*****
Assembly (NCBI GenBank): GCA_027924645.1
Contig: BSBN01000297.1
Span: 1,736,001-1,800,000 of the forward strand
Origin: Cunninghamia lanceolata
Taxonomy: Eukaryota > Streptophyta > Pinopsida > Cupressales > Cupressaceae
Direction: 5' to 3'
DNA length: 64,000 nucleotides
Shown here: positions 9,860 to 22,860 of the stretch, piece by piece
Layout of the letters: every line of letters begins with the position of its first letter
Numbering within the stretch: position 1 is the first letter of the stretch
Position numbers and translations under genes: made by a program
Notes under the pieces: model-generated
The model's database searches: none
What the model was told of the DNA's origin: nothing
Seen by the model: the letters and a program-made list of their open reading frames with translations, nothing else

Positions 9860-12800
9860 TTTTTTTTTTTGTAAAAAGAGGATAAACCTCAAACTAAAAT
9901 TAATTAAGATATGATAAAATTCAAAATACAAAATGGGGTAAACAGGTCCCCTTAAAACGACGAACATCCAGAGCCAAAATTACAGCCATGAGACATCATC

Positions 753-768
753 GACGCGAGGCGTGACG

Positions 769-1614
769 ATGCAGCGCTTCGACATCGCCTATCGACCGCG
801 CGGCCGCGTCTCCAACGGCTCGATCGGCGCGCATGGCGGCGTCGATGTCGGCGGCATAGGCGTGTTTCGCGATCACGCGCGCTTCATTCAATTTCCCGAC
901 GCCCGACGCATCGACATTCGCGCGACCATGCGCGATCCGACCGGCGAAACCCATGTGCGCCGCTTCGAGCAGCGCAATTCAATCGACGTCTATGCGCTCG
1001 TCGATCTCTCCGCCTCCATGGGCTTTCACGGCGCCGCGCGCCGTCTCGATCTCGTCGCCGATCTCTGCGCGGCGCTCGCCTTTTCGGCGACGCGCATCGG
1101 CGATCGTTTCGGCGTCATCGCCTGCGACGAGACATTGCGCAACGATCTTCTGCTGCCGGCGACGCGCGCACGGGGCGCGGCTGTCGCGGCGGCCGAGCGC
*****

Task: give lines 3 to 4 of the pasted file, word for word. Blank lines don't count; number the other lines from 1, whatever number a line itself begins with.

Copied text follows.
Span: 1,736,001-1,800,000 of the forward strand
Origin: Cunninghamia lanceolata